The principle of operation is simple. The metal detector consists of 3 coils wrapped around an aperture through which the product passes. There is a transmitter coil and 2 receiver coils. The 2 receiver coils are balanced so that, absent the presence of metal, they balance each other. The presence of metal disbalances the receivers. The detector recognizes this imbalance electronically and triggers a reject signal to reject the product.
Sensitivity of metal detectors is, in part, a function of the aperture size. The bigger the aperture, the less sensitive they will be. For best results metal detectors should be sized as small as possible while still allowing free flow of product.
Metal detectors detect all metal passing through them. The foil security lining on a bottle cap. Foil wrapping will trigger them. One area to note is the conveyor. Conveyors passing through a metal detector must be non-metallic. Most chain conveyors use metal pins to connect the links. Chains with non-metallic links are are available. If a belt conveyor is used, vulcanized splices are recommended. If this is not possible, be sure to use a plastic splice to avoid triggering the detector.
Metalized plastic bags can cause false detection with some systems though they may be alright with many of the newer systems. When planning to run metallized bags, always check with the detector supplier beforehand to be sure it will not cause issues.
Consumers have a right to a safe product, free of contamination. Producers have an obligation to provide it to them. Ideally, packaging and processing lines should be designed, validated and operated so that they cannot produce a defect product. Inline inspection verifies that they do not. Metal detectors are a valuable tool in the quality toolbox.
Checkweighers, as their name says check the weight of packages. This is useful for verifying the proper amount of product in the package, the proper number of finished packages in a sealed case or for determining the weight of variable packages such as trays of chicken parts. They can even be used to calculate things like shipping charges on random packages.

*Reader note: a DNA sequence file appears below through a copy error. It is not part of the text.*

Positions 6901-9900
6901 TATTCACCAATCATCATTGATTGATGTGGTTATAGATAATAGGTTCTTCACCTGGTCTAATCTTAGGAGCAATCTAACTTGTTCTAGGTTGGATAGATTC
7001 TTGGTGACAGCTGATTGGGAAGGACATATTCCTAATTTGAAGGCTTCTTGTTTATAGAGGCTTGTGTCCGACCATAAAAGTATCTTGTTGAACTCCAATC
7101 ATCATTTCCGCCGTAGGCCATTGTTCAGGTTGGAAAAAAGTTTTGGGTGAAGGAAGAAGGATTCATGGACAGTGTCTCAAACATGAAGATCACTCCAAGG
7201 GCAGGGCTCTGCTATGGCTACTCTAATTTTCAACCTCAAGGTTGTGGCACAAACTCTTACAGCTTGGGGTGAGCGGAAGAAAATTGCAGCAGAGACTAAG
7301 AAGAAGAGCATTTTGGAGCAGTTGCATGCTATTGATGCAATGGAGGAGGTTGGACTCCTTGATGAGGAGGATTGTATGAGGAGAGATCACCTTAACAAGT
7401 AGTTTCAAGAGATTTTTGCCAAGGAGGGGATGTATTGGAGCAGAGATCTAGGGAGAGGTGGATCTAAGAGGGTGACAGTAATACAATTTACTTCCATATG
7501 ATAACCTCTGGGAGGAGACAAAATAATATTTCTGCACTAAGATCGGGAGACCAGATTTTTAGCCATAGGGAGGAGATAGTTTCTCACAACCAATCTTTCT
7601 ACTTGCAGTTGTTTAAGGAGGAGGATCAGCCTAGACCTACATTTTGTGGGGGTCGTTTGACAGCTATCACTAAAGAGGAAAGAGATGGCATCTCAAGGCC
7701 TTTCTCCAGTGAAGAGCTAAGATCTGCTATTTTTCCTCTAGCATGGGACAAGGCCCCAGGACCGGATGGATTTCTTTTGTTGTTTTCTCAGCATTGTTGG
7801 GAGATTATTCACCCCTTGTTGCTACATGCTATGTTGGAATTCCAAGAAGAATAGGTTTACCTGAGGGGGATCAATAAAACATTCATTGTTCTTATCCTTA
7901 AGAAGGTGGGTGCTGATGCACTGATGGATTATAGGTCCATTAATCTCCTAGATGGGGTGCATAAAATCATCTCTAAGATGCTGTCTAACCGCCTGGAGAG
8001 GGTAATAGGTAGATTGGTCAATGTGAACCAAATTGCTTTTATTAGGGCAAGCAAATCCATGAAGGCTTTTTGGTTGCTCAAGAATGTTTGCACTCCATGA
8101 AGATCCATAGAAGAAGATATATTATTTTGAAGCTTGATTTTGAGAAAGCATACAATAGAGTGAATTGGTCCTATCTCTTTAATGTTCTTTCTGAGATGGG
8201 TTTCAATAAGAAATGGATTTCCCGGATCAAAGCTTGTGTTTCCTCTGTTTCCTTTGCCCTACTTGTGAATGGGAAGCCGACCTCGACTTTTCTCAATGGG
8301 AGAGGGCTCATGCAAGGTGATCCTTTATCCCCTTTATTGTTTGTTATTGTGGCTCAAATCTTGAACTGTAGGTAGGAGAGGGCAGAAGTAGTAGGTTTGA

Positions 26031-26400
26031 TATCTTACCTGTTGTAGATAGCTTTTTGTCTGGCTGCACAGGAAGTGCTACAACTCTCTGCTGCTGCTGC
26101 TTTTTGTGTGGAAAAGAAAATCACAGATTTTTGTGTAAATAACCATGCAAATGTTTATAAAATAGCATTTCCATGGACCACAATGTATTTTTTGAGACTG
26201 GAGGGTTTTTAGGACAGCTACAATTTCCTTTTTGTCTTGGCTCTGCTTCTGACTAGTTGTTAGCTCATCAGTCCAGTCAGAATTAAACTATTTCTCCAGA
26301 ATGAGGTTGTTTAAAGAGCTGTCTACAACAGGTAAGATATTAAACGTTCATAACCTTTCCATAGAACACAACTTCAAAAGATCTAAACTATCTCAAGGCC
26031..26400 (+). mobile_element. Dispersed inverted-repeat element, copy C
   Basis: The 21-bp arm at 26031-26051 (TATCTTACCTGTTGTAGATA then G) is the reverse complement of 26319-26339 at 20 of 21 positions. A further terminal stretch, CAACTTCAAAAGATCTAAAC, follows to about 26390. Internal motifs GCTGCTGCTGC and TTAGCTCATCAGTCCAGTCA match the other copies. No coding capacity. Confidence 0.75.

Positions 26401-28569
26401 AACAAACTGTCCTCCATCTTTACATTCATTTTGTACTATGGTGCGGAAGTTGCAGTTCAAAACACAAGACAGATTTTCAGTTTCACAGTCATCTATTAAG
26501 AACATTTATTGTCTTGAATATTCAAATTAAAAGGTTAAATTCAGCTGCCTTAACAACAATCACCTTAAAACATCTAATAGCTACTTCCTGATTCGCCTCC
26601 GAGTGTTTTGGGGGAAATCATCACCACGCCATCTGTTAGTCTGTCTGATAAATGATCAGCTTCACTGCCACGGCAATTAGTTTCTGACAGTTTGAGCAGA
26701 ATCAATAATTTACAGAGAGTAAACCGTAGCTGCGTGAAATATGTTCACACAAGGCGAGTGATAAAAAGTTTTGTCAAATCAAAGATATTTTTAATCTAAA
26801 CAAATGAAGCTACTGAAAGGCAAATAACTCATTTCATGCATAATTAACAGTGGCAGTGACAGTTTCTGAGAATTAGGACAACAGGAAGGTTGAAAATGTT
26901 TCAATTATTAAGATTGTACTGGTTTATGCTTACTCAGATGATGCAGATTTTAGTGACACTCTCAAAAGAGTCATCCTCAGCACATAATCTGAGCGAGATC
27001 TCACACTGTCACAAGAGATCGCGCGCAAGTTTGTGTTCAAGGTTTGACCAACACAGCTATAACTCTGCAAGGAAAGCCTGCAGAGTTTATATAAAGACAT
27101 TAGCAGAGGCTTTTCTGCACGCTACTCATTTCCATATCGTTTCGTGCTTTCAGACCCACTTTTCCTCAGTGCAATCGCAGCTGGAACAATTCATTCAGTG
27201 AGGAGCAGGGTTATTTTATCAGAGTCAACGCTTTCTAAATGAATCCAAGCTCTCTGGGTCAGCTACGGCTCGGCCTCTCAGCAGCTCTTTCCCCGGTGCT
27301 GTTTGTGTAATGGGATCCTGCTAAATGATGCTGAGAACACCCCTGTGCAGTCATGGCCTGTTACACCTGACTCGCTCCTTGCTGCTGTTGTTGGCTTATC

Most checkweighers are gross checkweighers. They only weigh the finished package. If a bottle is supposed to contain 12 ounces of candy, the total weight of the package might be 14 ounces including bottle and cap. The assumption is that the weight of the bottle and cap is constant and, if the gross weight is 14 ounces, the net weight will be 12 ounces.
This may not be good enough for some applications. An expensive product my require a high degree of precision. If the product is in a glass bottle, the bottle weight may vary more than the permissible variation in fill. The solution for this is net checkweighing. This requires 2 checkweighers. The first weighs the empty bottle and records the tare weight. After filling the bottle is reweighed, the tare subtracted and the net weight verified.
The typical checkweigher weighs the package in motion and consists of 3 conveyors, though sometimes only 2 are used. The infeed conveyor is used to time the package onto the weighing conveyor and assure that only one package is weighed at a time. The weighing conveyor, sometimes a pair of side gripping belts, is mounted on a load cell. As the package crosses the conveyor, the weight is taken, verified, and recorded. The third, discharge conveyor, rejects the over/underweight package.